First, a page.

Cloud-Based Disaster Recovery Sector Heats Up with Amazon Acquisition


Amazon Web Services (AWS) has acquired Israeli disaster recovery specialist CloudEndure for a reported $250 million as it seeks to bolster its data backup and cyber resilience offer in the cloud.

In a statement confirming the saleOpens a new window , CloudEndure said: “This acquisition expands our ability to deliver innovative and flexible migration, backup and disaster recovery solutions.” The two companies have been in partnership under the AWS Advanced Technology umbrella since 2016, but the acquisition represents a determined push by AWS, the world’s largest cloud computing provider, to reassure businesses that their data is safe in the cloud.

Founded in 2012, CloudEndure creates software that continuously backs up data so it can be quickly accessed if a company’s computer system crashes. This ensures companies can recover data and keep on functioning in the event of a cyberattack or data center outage.

The Disaster Business

Disaster recovery is a growing issue for businesses as they become increasingly dependent on digital systems. There has been a rise in ransomware attacks in which criminals shut down a computer network and demand payment to restore it. The devastating WannaCry and NotPetya ransomware attacks in 2017 hit a range of organizations around the world, including the UK’s National Health Service and Danish shipping giant Maersk.

More attacks are expected.

Meanwhile, companies’ own data centers can fail due to technical problems or harsh weather conditions. Having a readily-available backup of all their data is essential to help organizations recover quickly from cyberattacks and outages

A case for shifting IT operations to the cloud: The cloud provider becomes responsible for disaster recovery, assuming responsibility for data backup and restore in the event of an attack or shutdown.

But the situation has become complicated. There has been a growth in hybrid cloud strategies, where companies use both a cloud service and their own private data center, or implement a multi-cloud approach, using a range of different cloud providers for their computing needs.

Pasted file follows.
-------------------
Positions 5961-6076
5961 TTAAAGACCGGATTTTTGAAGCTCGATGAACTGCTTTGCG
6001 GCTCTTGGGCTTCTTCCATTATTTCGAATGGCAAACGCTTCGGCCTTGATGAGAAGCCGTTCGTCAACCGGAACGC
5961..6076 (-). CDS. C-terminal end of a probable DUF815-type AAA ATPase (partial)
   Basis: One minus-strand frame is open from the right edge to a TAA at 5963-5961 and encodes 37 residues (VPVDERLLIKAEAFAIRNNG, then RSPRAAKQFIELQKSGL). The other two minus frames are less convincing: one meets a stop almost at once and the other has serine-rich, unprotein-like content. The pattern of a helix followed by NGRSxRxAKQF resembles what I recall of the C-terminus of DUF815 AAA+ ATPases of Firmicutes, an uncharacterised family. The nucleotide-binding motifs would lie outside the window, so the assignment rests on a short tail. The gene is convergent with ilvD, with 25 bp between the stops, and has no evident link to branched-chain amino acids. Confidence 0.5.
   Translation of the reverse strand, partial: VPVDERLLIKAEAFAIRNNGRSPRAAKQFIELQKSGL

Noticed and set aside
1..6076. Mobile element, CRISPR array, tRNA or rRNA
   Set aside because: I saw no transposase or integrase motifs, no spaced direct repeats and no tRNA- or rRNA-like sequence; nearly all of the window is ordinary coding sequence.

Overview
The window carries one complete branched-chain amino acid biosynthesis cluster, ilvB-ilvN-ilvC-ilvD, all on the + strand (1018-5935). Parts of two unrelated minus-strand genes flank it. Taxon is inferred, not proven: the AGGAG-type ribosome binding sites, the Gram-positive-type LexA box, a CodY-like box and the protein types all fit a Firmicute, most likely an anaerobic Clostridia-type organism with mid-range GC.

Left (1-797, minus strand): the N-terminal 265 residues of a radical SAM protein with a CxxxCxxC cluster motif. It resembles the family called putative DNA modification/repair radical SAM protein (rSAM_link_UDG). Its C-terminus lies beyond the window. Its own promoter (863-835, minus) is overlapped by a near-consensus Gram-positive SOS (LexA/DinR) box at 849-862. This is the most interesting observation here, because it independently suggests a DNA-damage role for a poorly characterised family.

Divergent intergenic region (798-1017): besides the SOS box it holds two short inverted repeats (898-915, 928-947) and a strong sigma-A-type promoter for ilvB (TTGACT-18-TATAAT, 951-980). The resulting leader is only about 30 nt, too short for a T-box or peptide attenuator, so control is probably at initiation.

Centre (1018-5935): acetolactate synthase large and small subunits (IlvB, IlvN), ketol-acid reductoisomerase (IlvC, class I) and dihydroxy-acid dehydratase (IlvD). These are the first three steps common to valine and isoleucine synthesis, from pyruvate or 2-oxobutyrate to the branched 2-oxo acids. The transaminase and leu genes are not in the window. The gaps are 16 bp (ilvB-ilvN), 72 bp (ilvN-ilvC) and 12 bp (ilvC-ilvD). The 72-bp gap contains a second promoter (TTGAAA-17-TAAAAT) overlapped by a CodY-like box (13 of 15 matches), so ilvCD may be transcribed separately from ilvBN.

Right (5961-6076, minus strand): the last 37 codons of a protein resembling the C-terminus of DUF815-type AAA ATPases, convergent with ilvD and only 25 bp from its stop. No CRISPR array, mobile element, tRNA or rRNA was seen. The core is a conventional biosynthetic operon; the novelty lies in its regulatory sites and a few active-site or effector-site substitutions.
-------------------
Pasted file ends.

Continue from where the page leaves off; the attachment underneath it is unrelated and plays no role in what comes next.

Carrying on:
The latter is where CloudEndure can prove useful, offering to back up data continuously across different cloud providers and data centers, and offer services across AWS, Microsoft Azure and Google Cloud cloud platforms.

Integration Options Follow Sale

Now the question is what AWS will do with CloudEndure. Will it be allowed to continue its core multi-cloud offer? Or will it be for the exclusive use of AWS customers? Exclusivity could undermine its offer to work across multi-cloud and hybrid scenarios.

Every IT department needs a disaster recovery strategy. Resilience is vital. If data becomes unobtainable from the usual sources, companies need to be able to call up the same data quickly from elsewhere to keep their business running.

CloudEndure gives the example of its client Malibu Boats, the world’s largest maker of high performance sports boats. Malibu’s IT disaster recovery plan depended on a secondary data center located close to its main data center, But this was risky as bad weather or a local electricity surge could knock out both.

So Malibu decided to move its backup to the cloud using CloudEndure’s system on AWS. When a key server in the primary data center went down a few weeks after it signed the contract, the system allowed Malibu to revert its operations to a point before the outage and get the same data up and running within minutes. After the faulty server was fixed, Malibu switched from the emergency system back to the server without losing any of the new data that had come onstream since the outage.

Is There Back-Up for Cloud Back-Up?

Simply having data stored in the cloud doesn’t ensure resilience or a fail-proof backup plan. Cloud providers can have outagesOpens a new window if one of their data centers goes down – as happened last fall to Microsoft Azure, while AWS and Google Cloud have also been affected.

A number of disaster recovery-as-a-service offers are on the market, known as DRAAS, which is software that automatically backs up data.

A disaster recovery strategy requires a clear understanding of objectives. The key measure is the “recovery point objective,” or RPO: How long before the outage does the data need to be backed up to function well? If it’s 30 minutes, that means new data needs backing up every 30 minutes. CloudEndure’s continuous backup cuts the RPO to less than a second.

Another key measure is the recovery time objective, or (surprise) RTO: How long it takes before the system is back up and running. Clearly the faster, the better. CloudEndure says its RTO is just a few minutes.

Data safety is a mounting concern for IT professionals as they move their companies’ computer operations on to the Cloud. A full 90% of cybersecurity professionals are concerned about cloud security, according to the 2018 Cloud Security ReportOpens a new window by Crowd Research Partners, up 11 percentage points from the previous year’s survey.

Cloud providers may not be able to prevent cyberattacks and data center outages. But an acquisition such as CloudEndure signals that AWS can help businesses get back on their feet quickly and with little long-term damage when disaster strikes.